Girls Get Catcalled at a Younger Age Than You Might Think

Using the hashtag #firstharassed, women are taking to Twitter to share how early they began receiving sexually graphic and rude comments.

(Photo: Stop Telling Women to Smile/Facebook)

Jun 1, 2015· 1 MIN READ
Culture and education editor Liz Dwyer has written about race, parenting, and social justice for several national publications. She was previously education editor at Good.

When a woman turns 18, a magic switch doesn’t get flipped that alerts the world that she’s now of legal age to be subjected to street harassment. As the stomach-turning responses to #firstharassed, a Twitter hashtag that went viral over the weekend, reveal, young girls are often on the receiving end of rude, sexually graphic comments and inappropriate touching.

The hashtag was started late last week by Chicago-based activist and author Mikki Kendall. She shared her own experience with harassment by an older man and asked her followers what their experiences have been.

In response, women began tweeting disturbing stories of being bothered as little girls walking to church or to the candy store, stopping at a gas station during a family road trip, or in their homes.

So, Why Should You Care? The stories being shared aren’t unusual, according to the results of a survey released last week by Cornell University and anti–street harassment group Hollaback! According to the findings, the majority of women around the globe first experience street harassment between the ages of 11 and 17. In the United States, a full 85 percent of respondents said they first experienced being harassed—catcalled or physically groped—before they turned 17.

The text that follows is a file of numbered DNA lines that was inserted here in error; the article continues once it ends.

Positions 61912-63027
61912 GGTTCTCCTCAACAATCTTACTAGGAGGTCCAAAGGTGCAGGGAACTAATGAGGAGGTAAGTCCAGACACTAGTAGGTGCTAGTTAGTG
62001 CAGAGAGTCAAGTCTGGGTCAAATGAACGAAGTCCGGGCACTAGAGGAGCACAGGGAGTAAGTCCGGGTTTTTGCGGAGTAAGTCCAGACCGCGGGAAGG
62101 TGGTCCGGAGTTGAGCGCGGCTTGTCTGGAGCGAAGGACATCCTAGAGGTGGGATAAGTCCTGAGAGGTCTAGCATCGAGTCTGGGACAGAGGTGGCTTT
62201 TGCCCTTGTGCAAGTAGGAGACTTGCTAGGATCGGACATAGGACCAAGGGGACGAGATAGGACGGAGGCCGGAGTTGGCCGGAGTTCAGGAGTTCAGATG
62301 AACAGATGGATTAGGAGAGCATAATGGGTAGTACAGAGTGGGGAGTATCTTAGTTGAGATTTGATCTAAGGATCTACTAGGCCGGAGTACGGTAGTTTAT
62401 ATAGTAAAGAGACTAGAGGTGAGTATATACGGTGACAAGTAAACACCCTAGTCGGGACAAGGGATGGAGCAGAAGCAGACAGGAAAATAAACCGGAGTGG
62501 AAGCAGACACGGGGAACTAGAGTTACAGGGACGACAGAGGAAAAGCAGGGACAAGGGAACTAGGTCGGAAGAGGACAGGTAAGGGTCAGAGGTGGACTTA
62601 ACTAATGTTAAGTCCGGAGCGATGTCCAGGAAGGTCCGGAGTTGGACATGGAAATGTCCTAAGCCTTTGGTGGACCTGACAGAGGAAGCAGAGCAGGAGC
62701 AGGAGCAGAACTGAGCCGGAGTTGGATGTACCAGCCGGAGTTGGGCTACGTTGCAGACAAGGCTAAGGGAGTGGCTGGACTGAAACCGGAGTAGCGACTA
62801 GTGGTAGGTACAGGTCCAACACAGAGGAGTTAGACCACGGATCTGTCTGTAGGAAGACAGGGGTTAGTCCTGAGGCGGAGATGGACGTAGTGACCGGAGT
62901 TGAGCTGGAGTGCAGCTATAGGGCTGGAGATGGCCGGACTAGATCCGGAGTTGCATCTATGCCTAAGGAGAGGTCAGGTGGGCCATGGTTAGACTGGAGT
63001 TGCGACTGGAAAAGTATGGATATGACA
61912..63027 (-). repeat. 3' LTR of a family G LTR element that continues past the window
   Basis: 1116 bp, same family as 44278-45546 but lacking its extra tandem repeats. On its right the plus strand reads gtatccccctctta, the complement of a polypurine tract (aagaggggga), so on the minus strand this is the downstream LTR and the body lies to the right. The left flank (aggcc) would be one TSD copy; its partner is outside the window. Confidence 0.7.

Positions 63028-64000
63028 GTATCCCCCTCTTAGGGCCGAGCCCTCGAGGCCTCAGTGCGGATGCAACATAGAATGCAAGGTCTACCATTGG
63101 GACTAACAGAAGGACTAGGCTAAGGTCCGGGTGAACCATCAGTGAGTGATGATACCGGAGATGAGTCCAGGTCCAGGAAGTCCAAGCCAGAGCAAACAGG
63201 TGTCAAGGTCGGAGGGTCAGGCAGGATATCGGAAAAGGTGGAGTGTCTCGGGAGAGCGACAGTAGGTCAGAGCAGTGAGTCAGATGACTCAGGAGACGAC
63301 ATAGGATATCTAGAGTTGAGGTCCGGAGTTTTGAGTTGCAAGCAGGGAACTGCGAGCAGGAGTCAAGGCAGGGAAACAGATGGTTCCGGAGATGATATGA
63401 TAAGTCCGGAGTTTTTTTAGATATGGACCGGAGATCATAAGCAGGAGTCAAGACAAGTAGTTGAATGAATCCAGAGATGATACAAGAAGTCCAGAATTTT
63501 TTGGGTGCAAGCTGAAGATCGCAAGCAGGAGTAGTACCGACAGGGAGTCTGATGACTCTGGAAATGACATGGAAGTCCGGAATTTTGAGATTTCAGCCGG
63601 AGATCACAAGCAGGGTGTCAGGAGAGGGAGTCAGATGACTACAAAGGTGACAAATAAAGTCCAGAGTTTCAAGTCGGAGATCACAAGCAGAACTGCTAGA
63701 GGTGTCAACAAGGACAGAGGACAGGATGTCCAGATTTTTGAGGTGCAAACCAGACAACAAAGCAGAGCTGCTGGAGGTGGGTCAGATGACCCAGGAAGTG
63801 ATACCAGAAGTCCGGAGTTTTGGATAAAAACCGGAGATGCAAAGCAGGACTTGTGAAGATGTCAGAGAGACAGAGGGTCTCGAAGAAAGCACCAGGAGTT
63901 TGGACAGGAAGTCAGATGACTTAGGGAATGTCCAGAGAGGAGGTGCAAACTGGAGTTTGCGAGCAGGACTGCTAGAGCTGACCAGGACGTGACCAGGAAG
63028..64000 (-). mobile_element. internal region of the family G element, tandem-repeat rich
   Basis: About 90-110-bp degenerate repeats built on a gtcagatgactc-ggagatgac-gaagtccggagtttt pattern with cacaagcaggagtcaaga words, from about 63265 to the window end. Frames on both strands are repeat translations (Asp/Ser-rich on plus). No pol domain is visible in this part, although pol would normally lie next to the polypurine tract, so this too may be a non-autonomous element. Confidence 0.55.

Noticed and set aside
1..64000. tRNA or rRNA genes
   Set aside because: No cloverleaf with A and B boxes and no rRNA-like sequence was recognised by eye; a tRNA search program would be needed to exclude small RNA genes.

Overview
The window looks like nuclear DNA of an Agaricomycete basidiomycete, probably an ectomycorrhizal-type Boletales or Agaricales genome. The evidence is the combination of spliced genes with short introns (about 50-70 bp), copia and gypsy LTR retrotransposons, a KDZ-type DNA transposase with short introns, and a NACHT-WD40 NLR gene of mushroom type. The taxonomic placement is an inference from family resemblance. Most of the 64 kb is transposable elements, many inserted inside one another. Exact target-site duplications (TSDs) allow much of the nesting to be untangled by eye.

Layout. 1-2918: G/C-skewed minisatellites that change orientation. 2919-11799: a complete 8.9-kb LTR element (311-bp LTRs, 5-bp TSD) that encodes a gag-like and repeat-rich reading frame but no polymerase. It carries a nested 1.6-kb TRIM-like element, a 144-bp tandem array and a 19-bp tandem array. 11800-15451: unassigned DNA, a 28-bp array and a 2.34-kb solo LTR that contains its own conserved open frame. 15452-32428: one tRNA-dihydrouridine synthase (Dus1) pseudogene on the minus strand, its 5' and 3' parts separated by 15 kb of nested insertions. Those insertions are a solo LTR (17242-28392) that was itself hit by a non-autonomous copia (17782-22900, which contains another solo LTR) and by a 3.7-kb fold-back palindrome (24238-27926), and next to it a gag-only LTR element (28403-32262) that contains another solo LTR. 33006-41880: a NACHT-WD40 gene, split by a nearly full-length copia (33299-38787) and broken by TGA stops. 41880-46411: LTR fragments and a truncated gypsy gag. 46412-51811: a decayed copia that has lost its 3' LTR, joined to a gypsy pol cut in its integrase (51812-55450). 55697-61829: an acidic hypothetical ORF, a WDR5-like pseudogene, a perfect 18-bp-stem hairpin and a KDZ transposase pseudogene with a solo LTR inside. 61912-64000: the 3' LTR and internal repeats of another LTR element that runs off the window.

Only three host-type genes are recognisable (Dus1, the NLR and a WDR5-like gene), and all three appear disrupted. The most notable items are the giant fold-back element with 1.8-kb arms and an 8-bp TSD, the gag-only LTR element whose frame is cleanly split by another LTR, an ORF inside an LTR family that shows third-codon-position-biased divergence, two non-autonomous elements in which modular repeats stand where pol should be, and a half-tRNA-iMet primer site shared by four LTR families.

Street harassment can make women feel frightened and unsafe, which has emotional and physical consequences. A full 72 percent of U.S. women who responded to the survey reported taking alternative transportation because of harassment. But young girls who may rely on public transportation or have to walk to and from school have no way of avoiding unwanted attention from men. That can lead to feelings of low self-esteem—girls may begin thinking they’re doing something to cause the harassment.

Hollaback! was behind last fall’s viral video showing a woman’s experience being catcalled 108 times in 10 hours as she walked around New York City. Critics noted that the video seemed to disproportionately portray black and Latino men as harassers, and that it did not reflect the experience of women of color. For this latest survey, however, the researchers received responses from 16,607 women living in 42 cities around the world, making it the largest international, cross-cultural analysis on street harassment ever conducted.

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In a segment on street harassment last fall, The Daily Show correspondent Jessica Williams showed that it doesn’t matter whether a woman is running down the street belting out “The Star-Spangled Banner” or wearing a seriously frumpy outfit—it’s likely that she’ll be harassed. Indeed, as Kendall subsequently tweeted, “When I was #firstharassed I learned that going outside in clothes that fit were enough to prompt abuse. Jeans, t-shirt. 10 years old.”